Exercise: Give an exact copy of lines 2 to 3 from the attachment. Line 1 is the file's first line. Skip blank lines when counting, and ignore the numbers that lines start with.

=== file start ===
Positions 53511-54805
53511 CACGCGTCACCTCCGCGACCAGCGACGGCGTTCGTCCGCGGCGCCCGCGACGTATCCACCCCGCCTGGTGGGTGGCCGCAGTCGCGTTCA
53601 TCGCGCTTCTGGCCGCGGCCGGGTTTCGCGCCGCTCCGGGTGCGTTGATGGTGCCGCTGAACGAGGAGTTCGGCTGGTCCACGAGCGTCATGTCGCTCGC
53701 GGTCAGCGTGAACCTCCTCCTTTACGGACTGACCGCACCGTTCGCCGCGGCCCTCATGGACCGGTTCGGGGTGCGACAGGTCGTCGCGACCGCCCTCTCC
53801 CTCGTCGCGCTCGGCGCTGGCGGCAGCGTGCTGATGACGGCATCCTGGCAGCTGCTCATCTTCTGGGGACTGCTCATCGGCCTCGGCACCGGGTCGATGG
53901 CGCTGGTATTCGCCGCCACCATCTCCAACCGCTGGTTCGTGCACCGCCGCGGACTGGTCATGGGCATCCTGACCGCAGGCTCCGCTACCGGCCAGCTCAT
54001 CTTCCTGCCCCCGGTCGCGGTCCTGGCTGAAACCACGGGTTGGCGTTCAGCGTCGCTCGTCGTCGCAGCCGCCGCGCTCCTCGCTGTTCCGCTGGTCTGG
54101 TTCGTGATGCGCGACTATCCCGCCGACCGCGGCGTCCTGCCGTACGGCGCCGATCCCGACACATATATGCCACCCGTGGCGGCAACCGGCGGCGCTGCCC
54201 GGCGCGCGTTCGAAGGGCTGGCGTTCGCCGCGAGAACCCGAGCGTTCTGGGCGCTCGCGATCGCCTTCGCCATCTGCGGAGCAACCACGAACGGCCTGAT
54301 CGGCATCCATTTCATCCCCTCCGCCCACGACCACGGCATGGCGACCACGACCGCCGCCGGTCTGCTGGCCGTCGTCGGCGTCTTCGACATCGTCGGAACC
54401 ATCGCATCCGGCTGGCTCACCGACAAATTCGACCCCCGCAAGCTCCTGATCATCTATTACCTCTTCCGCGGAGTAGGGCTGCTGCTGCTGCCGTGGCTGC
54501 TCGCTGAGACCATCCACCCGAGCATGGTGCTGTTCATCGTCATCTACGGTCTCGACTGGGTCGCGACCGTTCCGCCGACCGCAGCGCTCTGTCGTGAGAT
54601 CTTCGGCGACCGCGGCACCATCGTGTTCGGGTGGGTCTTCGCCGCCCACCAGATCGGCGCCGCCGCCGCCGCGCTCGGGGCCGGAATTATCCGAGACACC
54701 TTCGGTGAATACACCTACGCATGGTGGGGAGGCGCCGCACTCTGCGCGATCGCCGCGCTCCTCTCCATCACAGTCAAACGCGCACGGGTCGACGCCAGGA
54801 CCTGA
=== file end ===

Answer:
53511 CACGCGTCACCTCCGCGACCAGCGACGGCGTTCGTCCGCGGCGCCCGCGACGTATCCACCCCGCCTGGTGGGTGGCCGCAGTCGCGTTCA
53601 TCGCGCTTCTGGCCGCGGCCGGGTTTCGCGCCGCTCCGGGTGCGTTGATGGTGCCGCTGAACGAGGAGTTCGGCTGGTCCACGAGCGTCATGTCGCTCGC